I saw that you guys made the Icelandic Albums Chart. You peaked at number two!
Oh, I didn’t know that. I did know that Daði Freyr, the guy who was the entrant this year for Iceland in the real contest, did a really soulful electronica cover of “Volcano Man.”
Oh my god. That’s meta upon meta.
Completely. And the blogosphere was like, “Wait a minute, what’s going on?” Because he had this long hair like Lars in the movie. People were saying, “Was the fix in? Was the fix in for Iceland to win this year?” All this crazy stuff.
You do your own singing in “Eurovision” and you’re genuinely good. I also realized that you’ve made several movies where you singing is a plot point. Were you ever trained as a singer?
No, I just grew up in a bit of a musical family, just around music. My dad’s a musician and it was just always a fun thing to do. But no, I’ve never had any sort of formal training. Though in late May or June, Ryan Reynolds and I are actually doing a legit musical, it’s a reimagining of “A Christmas Carol” with Pasek and Paul writing the songs. I think music and comedy are kind of linked together. They share a lot of the same rhythms and you know, they almost share the same form of math, in a way. So they go hand in hand and I think I’m always looking for ways to interject music into things.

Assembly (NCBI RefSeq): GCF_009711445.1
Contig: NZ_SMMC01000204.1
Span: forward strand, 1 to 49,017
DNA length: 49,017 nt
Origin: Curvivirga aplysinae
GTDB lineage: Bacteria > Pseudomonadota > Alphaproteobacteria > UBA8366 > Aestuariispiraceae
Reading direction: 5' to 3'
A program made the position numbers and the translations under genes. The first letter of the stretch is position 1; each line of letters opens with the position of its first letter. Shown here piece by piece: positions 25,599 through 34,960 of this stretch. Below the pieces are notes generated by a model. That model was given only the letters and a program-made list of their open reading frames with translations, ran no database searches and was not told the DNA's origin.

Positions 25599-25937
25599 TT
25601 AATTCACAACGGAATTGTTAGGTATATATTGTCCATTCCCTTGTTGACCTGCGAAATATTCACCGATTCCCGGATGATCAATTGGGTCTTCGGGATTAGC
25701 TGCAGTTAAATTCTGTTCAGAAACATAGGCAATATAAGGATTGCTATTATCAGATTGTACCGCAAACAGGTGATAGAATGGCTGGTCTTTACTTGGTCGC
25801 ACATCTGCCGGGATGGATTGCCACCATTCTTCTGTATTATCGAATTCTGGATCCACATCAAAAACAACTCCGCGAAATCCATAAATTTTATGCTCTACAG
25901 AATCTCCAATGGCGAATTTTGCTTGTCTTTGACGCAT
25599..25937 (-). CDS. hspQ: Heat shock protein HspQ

We have to talk about the real stars of the movie — the elves. Where did that come from? Was there ever talk of showing them?
No. I don’t know if people know, but in the research on Iceland, we just found that this is a real thing — that they have these little elf houses. People bring offerings. It’s a whole cultural thing. We figured it was best to not see them, but what a great thing to have a callback to at the end of the movie.
Wait, you’re blowing my mind. There’s real houses?
Oh, yeah, this is like a real thing in Iceland. Google pictures of it, they’re really fascinating.
I just love that you’ve made the world believe in elves.
You know what’s funny? Nobody got the subtext to that. We were trying to put in this bit about how Lars has issues with elves and elves are stupid and thought, “That’s going to get such a funny laugh because of Buddy the Elf.” But it just went over everyone’s head.
Oh my god, I can’t believe that I just got that now.
It was supposed to be such an obvious joke that we should have my character just hate all things elf-related, and I starred in “Elf.” And that just kind of flew by.
Did you ever consider a cameo by Bob Newhart or something?
Well, now I wish we had.